As a writer, the internet can be a great way to gather an audience. If you want to start a fiction blog, here are a few tips for writing blog-friendly fiction.

Blog fiction is a great way for young writers to exercise their creativity.
Blog fiction is a great way for young writers to exercise their creativity.
Photo by Nick Morrison on Unsplash

Like every other kind of art, literature changes according to what people want and what tools are available to artists. While some authors stick to publishing, many young authors are embracing newer text mediums – especially on the internet.

Even if you’re ultimately hoping to get a publishing deal, blog writing can be an excellent way for young writers to hone their skills, have fun, and attract new readers. If you’re thinking of starting a fiction blog, here are some tips on taking advantage of the internet to tell your story.

What is a “Blog Fiction” Blog? 

Blog fiction stories often involve horror or suspense.
Blog fiction stories often involve horror or suspense.
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“Blog fiction” refers to a specific kind of fiction blog. Blog fiction writers tell their story in the voice of a fictional blogger, and the blog itself serves as a framing device for an ongoing story. Blog fiction is like a cousin of the web video series (especially the found-footage genre, which also uses its medium as a framing device.) The blog’s format allows the narrator (the author speaking through the narrator) to interact with their audience in the comments.

Some early examples of blog fiction include the Fear Mythos stories. In the early 2010s, several writers across the internet collaborated to create a massive, intricate horror setting. Some of them created vlogs or creepypasta, but other writers, like the authors of The Jeanette Experienceand The Chronicles of Taras, took advantage of the blog format to tell their stories in first person. If you’re thinking of doing the same thing with your writing, here are a few tips.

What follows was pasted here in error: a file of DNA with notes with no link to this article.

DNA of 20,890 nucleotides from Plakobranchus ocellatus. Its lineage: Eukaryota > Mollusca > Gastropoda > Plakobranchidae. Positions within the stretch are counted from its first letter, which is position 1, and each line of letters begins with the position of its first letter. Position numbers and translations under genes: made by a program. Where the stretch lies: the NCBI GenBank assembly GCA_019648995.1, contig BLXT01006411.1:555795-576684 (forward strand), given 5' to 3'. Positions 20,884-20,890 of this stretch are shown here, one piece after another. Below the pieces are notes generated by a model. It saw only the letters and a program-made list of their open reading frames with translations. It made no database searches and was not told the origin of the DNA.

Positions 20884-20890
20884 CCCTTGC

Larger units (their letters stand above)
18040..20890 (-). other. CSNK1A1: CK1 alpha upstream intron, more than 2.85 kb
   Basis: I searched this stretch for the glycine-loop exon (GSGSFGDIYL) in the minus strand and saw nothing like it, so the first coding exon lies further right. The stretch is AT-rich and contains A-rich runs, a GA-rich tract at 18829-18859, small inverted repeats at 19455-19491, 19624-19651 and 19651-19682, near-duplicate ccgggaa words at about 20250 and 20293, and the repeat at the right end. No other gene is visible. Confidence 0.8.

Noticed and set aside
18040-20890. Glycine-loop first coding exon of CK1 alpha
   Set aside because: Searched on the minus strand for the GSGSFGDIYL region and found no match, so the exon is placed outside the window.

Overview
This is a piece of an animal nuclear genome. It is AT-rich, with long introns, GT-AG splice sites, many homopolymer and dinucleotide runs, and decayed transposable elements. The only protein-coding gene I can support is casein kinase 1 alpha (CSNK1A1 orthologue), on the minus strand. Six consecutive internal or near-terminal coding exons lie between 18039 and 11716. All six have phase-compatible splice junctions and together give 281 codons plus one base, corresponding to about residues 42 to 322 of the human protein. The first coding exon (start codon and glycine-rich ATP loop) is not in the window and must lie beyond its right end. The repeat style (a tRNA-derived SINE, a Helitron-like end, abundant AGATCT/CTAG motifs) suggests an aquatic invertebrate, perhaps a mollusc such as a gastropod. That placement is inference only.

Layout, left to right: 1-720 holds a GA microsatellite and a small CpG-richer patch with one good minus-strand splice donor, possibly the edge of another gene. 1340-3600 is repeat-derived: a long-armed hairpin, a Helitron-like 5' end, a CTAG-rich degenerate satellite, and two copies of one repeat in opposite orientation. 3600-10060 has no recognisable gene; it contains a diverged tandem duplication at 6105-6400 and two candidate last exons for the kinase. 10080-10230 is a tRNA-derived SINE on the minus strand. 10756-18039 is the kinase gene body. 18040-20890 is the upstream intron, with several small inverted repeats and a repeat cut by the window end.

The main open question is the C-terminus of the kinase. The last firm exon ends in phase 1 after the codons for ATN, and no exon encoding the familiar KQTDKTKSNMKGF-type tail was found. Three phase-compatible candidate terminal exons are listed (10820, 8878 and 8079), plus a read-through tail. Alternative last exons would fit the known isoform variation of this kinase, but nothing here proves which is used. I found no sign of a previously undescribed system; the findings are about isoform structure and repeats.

Finding Your (Narrator’s) Voice

An essential part of writing any first-person narration is figuring out what your narrator’s voice sounds like. Your narrator’s voice is especially important for blog fiction because your narrator isn’t just telling the story or letting us tag along inside their head. They’re the ones actually writing it.

Most authors of blog fiction go for an informal tone. This informality might be more accessible for your audience, and it makes sense that your narrator would write that way. However, if you’re used to writing in a more formal, flowery tone, that’s also fine. It might help you stand out, too. Just make sure to justify it; don’t write formally unless your narrator is the type of person who would write that way. 

Another exciting feature of the blog fiction style is that, depending on what’s going on in your story, your writing style may change over the course of your story. A tense or dramatic scene can be stylized with brief sentences and typos. These changes can show that the narrator isn’t doing well. If you can imply that something terrible (or exciting) is going on in the background, saying less can heighten the tension. Just make sure not to leave your audience hanging for too long.

Plotting Your Story

Pacing can be an issue in serialized stories.
Pacing can be an issue in serialized stories.
Photo by Hannah Olinger on Unsplash

Like most internet-based fiction, “blog fiction” are serialized stories. This form of fiction has some advantages for you as a writer. You have more time to plot your story, and you can gauge your reader’s reactions to your writing as you go along. However, serialized plots have a few pitfalls too.

Pacing can be a problem. Most blog fiction starts slowly, especially if it has horror or action elements. And starting slow can give the audience time to get to know your narrator and their world before everything goes south. Second, you must have some idea of how your story will end. Serialized stories that don’t have a plan, or stories that outlive their original goal, tend to go awry near the end. This is especially true if your story has mystery elements.

Just look at Riverdale, Lost, or many other TV shows that turned bad in later seasons. Most of them started strong, with a decent story, interesting characters, and hope for a great ending. But the writers didn’t have any plans for ending the show, so the writers fell back on shock value and overdone plot twists instead. To avoid this, make sure you have at least some idea of the answer to your story’s central mystery. Otherwise, you might, quite literally, lose the plot.

Blog fiction can be an excellent way for a new writer to have fun exercising their creativity, practice writing from a first-person perspective, and find a new audience. If you’ve got a good idea and need a platform for it, blog fiction might be a good place to begin.